This story is kurai's proposition.

Me and the Soviet Union

When I was still living in Haapavesi, the Social security staff from my former hometown, Kalajoki, visited me sometimes because I knew too much of the history of the Socialistic Soviet Union.

You, dear reader, must bear in mind that I was born in 1985, and had the Soviet bear as my eastern neigbour for a total of 6 years. My early experiences on that country were limited on what the Finnish media told me. And my mother. The slavophile she is, her stories still fill me with both admiration and fear.

One of my earliest memories when I was playing around in the kindergarten, and yelled something about the Soviet Union. One of the nurses there remarked that the Soviet Union no longer existed and that let me down a bit.

However, no matter how you look at it, the Soviet Union existed, right east to me. And it also had a long Russian history as a backstory. Also, the Russian culture, I have read Nikolai Gogol's Dead Souls, Fyodor Dostoevsky's Crime and Punishment and The Idiot. I have also tried the Brothers Karamazov with only minor success.

The Czars ruled Russian tribes for centuries, but it wasn't until 1917 two great revolutions hit Russia. Afterwards, V. I. Lenin founded the Soviet Union. Lenin had some trouble with completing their Marxist plans and had to take steps backwards and forwards.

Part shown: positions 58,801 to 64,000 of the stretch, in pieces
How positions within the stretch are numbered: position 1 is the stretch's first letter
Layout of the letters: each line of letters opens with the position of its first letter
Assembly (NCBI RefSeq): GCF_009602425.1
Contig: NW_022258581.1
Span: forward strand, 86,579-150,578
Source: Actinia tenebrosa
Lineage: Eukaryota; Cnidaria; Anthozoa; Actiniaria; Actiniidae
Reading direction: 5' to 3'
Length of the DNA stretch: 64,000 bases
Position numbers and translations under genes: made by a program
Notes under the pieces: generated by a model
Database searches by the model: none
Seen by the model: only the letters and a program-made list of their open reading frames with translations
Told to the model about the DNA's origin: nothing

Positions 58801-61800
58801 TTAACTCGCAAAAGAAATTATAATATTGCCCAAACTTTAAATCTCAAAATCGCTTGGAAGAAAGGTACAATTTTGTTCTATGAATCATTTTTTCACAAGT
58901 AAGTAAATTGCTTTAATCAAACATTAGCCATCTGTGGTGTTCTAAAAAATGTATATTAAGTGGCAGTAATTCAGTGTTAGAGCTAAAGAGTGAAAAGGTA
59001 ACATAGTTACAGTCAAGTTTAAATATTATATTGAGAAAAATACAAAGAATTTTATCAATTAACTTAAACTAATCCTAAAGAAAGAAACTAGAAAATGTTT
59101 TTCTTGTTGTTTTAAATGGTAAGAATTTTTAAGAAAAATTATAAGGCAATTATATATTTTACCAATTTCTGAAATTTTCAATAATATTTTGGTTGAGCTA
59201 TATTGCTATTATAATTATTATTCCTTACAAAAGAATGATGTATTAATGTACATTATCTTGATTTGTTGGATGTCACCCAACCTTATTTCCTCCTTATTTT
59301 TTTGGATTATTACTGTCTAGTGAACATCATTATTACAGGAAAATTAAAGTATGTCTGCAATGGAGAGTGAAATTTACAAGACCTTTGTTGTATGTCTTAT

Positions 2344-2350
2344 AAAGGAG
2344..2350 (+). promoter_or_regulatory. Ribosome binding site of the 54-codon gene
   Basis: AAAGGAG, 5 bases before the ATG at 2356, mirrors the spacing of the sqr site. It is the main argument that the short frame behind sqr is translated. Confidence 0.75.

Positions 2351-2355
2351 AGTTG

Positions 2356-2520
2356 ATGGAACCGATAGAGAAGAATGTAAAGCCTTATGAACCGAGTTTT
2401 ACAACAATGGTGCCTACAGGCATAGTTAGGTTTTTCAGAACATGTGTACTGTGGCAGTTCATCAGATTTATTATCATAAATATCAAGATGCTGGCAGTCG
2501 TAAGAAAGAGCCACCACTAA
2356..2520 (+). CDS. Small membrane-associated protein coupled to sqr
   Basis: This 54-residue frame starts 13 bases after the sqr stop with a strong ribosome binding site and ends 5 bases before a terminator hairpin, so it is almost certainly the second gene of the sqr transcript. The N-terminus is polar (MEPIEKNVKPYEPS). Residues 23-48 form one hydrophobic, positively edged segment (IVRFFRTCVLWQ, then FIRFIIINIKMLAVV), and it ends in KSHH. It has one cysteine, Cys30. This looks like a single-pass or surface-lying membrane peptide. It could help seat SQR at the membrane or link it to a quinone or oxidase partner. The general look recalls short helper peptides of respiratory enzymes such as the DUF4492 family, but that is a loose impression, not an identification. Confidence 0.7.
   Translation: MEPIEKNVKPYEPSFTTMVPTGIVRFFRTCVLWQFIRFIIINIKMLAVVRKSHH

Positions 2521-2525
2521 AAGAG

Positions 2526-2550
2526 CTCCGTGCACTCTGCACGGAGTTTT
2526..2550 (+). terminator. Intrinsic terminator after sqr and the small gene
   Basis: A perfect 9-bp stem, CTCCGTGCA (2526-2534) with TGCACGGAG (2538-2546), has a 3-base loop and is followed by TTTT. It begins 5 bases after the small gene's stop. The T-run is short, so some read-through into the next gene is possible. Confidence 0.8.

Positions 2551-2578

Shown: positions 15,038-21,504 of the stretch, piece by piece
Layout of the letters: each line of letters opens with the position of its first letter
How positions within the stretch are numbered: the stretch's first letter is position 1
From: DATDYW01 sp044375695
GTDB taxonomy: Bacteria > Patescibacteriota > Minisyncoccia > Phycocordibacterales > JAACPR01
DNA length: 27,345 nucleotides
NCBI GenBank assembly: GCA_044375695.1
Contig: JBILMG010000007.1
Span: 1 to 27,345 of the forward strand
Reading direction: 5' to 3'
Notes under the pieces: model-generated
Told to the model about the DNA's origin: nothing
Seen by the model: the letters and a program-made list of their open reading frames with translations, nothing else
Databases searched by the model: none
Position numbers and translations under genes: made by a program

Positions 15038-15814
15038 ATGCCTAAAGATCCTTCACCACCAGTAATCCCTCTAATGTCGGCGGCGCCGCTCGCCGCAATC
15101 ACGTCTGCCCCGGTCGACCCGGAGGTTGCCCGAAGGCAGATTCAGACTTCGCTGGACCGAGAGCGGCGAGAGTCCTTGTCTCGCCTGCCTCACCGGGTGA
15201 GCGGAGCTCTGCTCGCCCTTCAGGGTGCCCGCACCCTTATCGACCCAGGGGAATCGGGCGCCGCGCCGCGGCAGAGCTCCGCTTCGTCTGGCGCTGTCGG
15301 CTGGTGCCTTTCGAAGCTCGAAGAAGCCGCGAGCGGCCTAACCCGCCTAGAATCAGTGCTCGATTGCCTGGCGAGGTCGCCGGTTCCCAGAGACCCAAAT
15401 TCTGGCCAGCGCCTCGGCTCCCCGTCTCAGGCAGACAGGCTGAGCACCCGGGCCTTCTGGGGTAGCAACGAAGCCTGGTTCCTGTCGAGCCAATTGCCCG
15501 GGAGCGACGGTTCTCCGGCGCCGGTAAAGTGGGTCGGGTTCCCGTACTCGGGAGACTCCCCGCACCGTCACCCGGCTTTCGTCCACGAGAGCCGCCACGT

Lenin was succeeded by his comrade Stalin who led his country to and through the World War II. As a result, my land lost some area, and had to pay big war reparations. We also signed up the Finno-Soviet Treaty of 1948 with those Russians. In Finnish, that treaty had a catchy name, YYA-sopimus, i.e. Ystävyys-, Yhteistyö- ja Avunanto-sopimus.

Stalin died in 1953, and was replaced by Nikita Khrushchev, probably my favourite Soviet leader, the one who distinguished himself in the space race with USA, the other superpower, rather than war. Yuri Gagarin even circled our planet in 1961. Nikita was also a friend of our president, Urho Kaleva Kekkonen.

After Khrushchev came Leonid Brezhnev, who was also Kekkonen's sauna friend, but his health declined a lot in his later years. According to a joke, Brezhnev once proposed to Kekkonen should they remove the border between our countries. But Kekkonen said that he (Kekkonen) would be too old to govern such a big country!

Brezhnev was replaced by Yuri Andropov, and then Konstantin Chernenko, and eventually Mikhail Gorbachev. Almost my namesake. Now, in 2019, Gorbachev is still alive, and he saw the Soviet Union dissolving to smaller countries. At least the name 'YYA-sopimus' remained in everyday Finnish vocabulary.